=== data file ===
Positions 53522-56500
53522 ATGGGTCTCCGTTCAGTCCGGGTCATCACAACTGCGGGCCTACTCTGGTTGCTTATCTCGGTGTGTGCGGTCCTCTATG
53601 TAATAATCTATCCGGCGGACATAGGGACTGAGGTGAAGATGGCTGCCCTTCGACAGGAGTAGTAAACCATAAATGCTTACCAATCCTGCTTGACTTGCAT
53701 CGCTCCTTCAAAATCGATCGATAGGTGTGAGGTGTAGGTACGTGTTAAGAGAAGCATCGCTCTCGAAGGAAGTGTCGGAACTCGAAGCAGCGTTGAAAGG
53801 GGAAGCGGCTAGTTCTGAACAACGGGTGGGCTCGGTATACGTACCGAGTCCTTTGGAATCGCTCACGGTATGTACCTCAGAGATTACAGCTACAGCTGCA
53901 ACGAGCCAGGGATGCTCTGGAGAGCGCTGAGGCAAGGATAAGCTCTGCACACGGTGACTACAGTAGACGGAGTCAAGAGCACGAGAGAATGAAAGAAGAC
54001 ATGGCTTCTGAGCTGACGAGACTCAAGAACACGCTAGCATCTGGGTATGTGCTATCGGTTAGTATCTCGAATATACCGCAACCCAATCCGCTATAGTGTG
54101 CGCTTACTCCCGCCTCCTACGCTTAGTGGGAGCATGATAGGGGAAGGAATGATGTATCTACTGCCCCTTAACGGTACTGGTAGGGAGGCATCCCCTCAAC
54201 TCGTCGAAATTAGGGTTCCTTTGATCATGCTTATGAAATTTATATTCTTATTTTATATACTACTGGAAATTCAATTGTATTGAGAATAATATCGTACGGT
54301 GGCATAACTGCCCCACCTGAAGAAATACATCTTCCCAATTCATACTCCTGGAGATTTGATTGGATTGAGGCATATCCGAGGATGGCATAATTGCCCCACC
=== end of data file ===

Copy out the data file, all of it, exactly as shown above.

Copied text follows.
Positions 53522-56500
53522 ATGGGTCTCCGTTCAGTCCGGGTCATCACAACTGCGGGCCTACTCTGGTTGCTTATCTCGGTGTGTGCGGTCCTCTATG
53601 TAATAATCTATCCGGCGGACATAGGGACTGAGGTGAAGATGGCTGCCCTTCGACAGGAGTAGTAAACCATAAATGCTTACCAATCCTGCTTGACTTGCAT
53701 CGCTCCTTCAAAATCGATCGATAGGTGTGAGGTGTAGGTACGTGTTAAGAGAAGCATCGCTCTCGAAGGAAGTGTCGGAACTCGAAGCAGCGTTGAAAGG
53801 GGAAGCGGCTAGTTCTGAACAACGGGTGGGCTCGGTATACGTACCGAGTCCTTTGGAATCGCTCACGGTATGTACCTCAGAGATTACAGCTACAGCTGCA
53901 ACGAGCCAGGGATGCTCTGGAGAGCGCTGAGGCAAGGATAAGCTCTGCACACGGTGACTACAGTAGACGGAGTCAAGAGCACGAGAGAATGAAAGAAGAC
54001 ATGGCTTCTGAGCTGACGAGACTCAAGAACACGCTAGCATCTGGGTATGTGCTATCGGTTAGTATCTCGAATATACCGCAACCCAATCCGCTATAGTGTG
54101 CGCTTACTCCCGCCTCCTACGCTTAGTGGGAGCATGATAGGGGAAGGAATGATGTATCTACTGCCCCTTAACGGTACTGGTAGGGAGGCATCCCCTCAAC
54201 TCGTCGAAATTAGGGTTCCTTTGATCATGCTTATGAAATTTATATTCTTATTTTATATACTACTGGAAATTCAATTGTATTGAGAATAATATCGTACGGT
54301 GGCATAACTGCCCCACCTGAAGAAATACATCTTCCCAATTCATACTCCTGGAGATTTGATTGGATTGAGGCATATCCGAGGATGGCATAATTGCCCCACC